So, we really shouldn’t take any succor from the fact that the second spike in viral infections in the US has skewed toward younger people. That’s what the second article is all about. My takeaway is that three factors are at play in the US. First, there is vastly more testing being done in the US now. Second, the elderly know they are at greater risk of death and are more cautious about contact with others. And third, younger people are less cautious or more exposed to contagion.
What should we expect to happen given the third article? It highlights that 43% of US novel coronavirus deaths are linked to elder care facilities. To put the question differently, if the patterns of the second spike that the second article highlights are in effect, what will that mean regarding hospitalization, healthcare system overload and death?
I would say that it’s too early to tell. But, in a best case scenario, we won’t see such a complete overload and so many deaths as we saw in the first spike of cases. In a worst case scenario, due to pre- and a-symptomatic viral transmission, the elderly won’t be protected and will be infected with a lag. In that worst case, death counts will rise with a greater lag simply because the elderly have put up a barrier to those getting infected. But, in that scenario, it won’t be enough to contain the spread.
Economic outcomes for the US
So, we know the US pandemic policy response has been a failure. We also know that, as a result, the US is unique amongst advanced economies in terms of the continued rates of infection and the recent re-opening contagion spike. But, given the range of potential healthcare outcomes, it’s hard to know what this means economically and for financial markets, especially with the Fed at play to act as buyer of (first and) last result for financial assets.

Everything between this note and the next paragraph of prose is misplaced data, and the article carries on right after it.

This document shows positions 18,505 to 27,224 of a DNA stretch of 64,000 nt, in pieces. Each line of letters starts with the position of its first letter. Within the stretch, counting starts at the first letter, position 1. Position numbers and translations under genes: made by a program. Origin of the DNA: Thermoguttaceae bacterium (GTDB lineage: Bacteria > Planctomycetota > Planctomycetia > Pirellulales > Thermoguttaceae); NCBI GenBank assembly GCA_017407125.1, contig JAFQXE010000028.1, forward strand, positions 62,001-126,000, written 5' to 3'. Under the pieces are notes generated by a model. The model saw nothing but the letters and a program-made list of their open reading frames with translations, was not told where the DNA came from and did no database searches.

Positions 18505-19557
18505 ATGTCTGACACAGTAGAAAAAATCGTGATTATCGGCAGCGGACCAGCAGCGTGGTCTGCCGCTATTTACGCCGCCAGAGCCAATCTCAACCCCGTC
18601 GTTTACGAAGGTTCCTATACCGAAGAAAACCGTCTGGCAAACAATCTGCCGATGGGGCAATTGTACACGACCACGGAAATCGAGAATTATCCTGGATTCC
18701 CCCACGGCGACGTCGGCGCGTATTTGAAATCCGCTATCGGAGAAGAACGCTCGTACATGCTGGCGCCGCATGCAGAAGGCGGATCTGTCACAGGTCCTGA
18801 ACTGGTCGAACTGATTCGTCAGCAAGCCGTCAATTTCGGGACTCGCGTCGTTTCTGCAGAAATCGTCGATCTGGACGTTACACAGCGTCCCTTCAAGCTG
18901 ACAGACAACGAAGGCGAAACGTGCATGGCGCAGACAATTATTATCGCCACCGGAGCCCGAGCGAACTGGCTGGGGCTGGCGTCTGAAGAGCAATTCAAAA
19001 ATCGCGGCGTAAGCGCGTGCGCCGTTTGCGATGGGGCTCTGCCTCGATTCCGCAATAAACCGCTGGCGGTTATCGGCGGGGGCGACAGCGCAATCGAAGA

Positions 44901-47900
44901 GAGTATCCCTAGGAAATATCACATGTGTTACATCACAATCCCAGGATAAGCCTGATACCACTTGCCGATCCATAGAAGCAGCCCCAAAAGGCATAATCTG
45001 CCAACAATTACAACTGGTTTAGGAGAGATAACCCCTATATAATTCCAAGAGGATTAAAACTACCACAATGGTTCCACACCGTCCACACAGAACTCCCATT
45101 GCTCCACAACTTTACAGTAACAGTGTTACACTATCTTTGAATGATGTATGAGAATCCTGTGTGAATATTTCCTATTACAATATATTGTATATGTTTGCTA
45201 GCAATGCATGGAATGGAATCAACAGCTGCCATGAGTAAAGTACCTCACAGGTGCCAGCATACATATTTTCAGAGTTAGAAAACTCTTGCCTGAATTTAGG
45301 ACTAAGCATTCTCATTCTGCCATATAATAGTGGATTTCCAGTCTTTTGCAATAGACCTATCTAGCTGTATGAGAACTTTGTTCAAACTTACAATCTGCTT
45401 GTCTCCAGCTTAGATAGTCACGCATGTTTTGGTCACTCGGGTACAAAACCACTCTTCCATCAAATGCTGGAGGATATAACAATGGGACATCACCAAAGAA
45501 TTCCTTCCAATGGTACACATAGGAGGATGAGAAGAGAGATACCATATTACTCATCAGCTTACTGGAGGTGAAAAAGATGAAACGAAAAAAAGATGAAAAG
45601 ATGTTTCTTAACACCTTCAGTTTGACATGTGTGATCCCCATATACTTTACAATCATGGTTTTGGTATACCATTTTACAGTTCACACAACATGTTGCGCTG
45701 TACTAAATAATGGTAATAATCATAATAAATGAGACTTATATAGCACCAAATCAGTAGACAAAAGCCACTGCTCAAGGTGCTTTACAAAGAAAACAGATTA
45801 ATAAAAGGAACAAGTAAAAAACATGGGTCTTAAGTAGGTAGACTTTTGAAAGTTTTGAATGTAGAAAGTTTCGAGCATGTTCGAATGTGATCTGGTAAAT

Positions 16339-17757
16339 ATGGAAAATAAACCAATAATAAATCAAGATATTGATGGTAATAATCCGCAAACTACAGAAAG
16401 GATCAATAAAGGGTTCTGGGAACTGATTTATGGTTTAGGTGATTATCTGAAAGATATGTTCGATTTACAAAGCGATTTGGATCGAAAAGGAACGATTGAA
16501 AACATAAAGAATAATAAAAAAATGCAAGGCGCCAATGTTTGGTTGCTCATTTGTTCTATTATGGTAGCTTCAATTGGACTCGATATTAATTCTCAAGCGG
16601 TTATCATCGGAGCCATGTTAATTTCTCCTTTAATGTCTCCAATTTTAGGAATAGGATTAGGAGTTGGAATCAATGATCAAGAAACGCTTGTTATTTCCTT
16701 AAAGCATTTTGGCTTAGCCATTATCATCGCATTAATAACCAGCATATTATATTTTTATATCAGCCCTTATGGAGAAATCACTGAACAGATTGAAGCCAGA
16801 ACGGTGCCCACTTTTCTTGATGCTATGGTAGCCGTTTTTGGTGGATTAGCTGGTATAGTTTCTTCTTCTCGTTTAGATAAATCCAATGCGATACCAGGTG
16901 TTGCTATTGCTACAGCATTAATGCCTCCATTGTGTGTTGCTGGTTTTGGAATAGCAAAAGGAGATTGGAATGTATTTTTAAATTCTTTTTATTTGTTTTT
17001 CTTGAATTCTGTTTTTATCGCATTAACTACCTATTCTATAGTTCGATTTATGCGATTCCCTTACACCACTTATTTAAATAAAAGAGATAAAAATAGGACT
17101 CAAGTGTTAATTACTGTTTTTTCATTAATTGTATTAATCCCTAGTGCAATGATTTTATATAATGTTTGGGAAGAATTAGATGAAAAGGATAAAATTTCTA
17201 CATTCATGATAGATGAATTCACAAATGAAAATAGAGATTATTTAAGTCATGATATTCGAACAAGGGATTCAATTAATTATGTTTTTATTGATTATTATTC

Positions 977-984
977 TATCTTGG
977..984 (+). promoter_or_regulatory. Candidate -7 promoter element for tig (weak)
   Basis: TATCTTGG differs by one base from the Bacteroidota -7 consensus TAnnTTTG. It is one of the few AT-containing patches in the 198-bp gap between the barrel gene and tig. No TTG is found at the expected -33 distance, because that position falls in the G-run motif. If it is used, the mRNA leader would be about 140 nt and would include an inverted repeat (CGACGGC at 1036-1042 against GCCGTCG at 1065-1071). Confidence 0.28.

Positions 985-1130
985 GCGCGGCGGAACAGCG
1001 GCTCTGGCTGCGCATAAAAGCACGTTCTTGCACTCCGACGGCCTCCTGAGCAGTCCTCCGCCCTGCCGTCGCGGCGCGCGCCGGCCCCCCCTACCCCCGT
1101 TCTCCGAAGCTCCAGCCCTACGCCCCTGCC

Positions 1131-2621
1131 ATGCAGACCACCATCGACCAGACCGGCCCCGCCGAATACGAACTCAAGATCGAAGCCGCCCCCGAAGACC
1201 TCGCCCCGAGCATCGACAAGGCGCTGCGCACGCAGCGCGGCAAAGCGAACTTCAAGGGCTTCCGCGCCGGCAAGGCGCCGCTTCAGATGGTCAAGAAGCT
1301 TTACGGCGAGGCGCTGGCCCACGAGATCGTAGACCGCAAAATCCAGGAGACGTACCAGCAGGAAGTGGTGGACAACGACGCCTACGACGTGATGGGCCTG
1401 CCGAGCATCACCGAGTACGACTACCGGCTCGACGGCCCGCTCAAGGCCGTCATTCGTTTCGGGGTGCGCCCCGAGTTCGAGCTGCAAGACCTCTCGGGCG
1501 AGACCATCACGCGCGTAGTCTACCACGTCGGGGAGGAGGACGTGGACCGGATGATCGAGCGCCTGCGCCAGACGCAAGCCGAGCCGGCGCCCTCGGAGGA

We have already seen hospitals in some US jurisdictions under stress. And that has precipitated a partial rollback of the re-opening. So, I believe we are guaranteed to see an increase in deaths and a decline in economic vigour in the US. The question is the magnitude.
On the healthcare front, because the skew of those infected and recent patients is younger, and because we have learned a thing or two since the first viral spike, we shouldn’t expect the second wave to be as bad as the first. However, it’s interesting that the 20-44 age cohort is the second most hospitalized group in Arizona now. The fact that they are requiring hospitalization shows us that this cohort is not immune from serious Covid-19 illness.
So, this will put a chill on social and consumer behavior, irrespective of what healthcare officials do. On the economic front, I, therefore, expect the economic decline to be greater than is priced in by economists. And the earnings expectations embedded in financial assets are therefore, too high.